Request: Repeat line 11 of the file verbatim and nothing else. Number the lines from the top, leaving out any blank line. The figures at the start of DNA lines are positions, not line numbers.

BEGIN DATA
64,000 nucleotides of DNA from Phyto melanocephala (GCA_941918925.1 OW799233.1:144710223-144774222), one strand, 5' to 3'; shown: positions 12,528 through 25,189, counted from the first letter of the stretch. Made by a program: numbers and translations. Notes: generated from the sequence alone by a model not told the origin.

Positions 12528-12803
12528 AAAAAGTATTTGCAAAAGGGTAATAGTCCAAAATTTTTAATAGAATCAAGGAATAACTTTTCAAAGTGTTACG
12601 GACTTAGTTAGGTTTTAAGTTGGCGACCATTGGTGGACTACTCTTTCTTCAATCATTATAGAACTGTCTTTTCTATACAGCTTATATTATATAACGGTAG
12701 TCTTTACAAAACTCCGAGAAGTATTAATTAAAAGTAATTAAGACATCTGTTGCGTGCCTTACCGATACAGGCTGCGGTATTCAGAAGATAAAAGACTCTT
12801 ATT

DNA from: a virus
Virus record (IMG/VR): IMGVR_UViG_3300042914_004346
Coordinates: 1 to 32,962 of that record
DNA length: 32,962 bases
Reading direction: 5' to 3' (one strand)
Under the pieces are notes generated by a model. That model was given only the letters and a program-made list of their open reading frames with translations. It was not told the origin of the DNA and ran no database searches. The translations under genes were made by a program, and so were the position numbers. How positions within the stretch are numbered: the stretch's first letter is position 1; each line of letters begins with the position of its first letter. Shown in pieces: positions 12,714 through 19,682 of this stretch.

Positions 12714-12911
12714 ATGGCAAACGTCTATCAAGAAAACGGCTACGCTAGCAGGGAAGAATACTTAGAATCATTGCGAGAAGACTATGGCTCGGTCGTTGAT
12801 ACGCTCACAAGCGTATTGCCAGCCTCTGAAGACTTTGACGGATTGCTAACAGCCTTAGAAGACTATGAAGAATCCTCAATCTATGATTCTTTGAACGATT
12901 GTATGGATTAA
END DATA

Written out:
Reading direction: 5' to 3' (one strand)